The remaining four cards are called the kitty and are placed face down in front of the dealer toward the center on the table. The top card of the kitty is then turned face up, and bidding begins. The dealer asks each of the other players in turn if they would like the suit of the top card to be trump, which they indicate by saying "pick it up" and the top card becomes part of the dealer's hand, who then discards a card face down to return their hand to five cards. If no one orders up the top card, each player is given the opportunity, in turn, to call a different suit as trump. If no trump is selected, it is a misdeal, and the deal is passed clockwise (unless it was agreed upon to play stick the dealer, an option that involves forcing the dealer to choose a trump).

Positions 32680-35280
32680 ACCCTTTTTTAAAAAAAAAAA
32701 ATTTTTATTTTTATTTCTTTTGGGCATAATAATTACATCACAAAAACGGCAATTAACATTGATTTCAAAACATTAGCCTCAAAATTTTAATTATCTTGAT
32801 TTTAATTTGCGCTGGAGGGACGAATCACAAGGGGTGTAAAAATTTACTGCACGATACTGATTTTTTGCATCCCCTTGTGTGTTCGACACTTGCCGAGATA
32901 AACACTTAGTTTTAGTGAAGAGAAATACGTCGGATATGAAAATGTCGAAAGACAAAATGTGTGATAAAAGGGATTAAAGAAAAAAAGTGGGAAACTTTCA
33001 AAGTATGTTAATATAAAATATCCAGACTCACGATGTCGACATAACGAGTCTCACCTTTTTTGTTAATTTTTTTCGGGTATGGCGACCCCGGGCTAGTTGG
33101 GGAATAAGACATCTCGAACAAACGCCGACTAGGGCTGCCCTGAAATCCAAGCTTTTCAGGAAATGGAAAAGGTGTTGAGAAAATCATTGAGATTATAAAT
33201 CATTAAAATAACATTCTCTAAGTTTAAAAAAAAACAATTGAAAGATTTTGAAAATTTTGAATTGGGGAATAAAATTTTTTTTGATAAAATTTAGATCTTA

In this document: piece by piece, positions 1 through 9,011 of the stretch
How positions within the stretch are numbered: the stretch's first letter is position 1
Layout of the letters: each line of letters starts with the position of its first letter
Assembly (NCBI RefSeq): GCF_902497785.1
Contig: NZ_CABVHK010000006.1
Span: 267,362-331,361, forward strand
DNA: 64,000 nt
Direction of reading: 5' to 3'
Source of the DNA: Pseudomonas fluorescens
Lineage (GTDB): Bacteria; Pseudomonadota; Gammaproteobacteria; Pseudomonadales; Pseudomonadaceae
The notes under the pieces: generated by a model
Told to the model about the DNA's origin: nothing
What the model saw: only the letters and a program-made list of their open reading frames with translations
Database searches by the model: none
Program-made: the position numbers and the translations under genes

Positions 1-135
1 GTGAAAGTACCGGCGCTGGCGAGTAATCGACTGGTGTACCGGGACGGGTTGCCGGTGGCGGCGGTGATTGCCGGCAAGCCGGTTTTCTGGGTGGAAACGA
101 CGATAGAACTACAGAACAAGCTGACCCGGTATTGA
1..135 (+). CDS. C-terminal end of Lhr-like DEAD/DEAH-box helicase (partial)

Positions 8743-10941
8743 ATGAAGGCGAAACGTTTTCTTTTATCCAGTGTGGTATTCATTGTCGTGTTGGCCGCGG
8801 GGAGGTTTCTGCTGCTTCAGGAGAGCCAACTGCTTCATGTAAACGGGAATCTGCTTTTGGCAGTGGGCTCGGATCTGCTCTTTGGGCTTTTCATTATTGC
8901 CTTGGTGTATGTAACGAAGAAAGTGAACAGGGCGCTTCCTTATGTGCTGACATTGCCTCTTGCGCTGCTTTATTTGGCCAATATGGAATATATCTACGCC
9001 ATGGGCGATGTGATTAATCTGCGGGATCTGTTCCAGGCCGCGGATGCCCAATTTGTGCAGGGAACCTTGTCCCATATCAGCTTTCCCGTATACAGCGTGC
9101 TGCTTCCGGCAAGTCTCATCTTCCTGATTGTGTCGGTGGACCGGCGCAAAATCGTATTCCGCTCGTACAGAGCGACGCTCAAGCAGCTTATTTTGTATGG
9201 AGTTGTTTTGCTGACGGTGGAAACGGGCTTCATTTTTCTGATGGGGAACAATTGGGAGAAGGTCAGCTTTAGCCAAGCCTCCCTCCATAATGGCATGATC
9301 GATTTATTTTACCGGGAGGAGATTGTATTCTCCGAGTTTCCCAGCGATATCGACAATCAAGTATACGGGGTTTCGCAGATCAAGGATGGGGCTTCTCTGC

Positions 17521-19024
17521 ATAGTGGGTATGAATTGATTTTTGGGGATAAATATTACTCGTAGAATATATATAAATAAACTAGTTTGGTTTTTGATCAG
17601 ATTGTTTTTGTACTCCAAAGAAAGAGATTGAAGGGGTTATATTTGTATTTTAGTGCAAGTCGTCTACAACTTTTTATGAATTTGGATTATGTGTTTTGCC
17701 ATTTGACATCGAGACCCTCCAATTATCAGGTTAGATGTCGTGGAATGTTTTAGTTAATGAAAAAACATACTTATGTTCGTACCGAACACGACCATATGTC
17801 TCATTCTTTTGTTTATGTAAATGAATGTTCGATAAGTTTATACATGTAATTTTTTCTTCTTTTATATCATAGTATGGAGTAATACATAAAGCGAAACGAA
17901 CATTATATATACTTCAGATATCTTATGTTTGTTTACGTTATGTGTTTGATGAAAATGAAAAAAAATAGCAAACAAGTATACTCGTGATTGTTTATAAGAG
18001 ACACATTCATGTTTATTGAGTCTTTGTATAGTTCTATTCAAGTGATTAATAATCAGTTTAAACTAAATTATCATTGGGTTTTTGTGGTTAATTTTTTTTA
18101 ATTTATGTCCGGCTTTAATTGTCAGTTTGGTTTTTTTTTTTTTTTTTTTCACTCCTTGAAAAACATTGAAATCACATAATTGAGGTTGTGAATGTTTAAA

When a suit is named trump, the jack in the suit of the same color as this trump suit becomes a powerful member of this trump suit. Then any card of that (expanded) suit outranks any card of a non-trump suit. The highest-ranking card in euchre is the Jack of the trump suit (called 'The Right Bower' or 'Right') then the other Jack of the same color, (called 'The Left Bower' or 'Left'). The cards are ranked, in descending order, J (of trump suit) J (same color as trump suit) A, K, Q, 10, and 9 of the trump suit.
The remaining cards rank in the usual order (the off-color jacks are not special) and the cards of those suits rank from high to low as A, K, Q, J, 10, and 9.
Assume a hand is dealt and that spades are named as trump. In this event, the trump cards are as follows, from highest-ranking to lowest: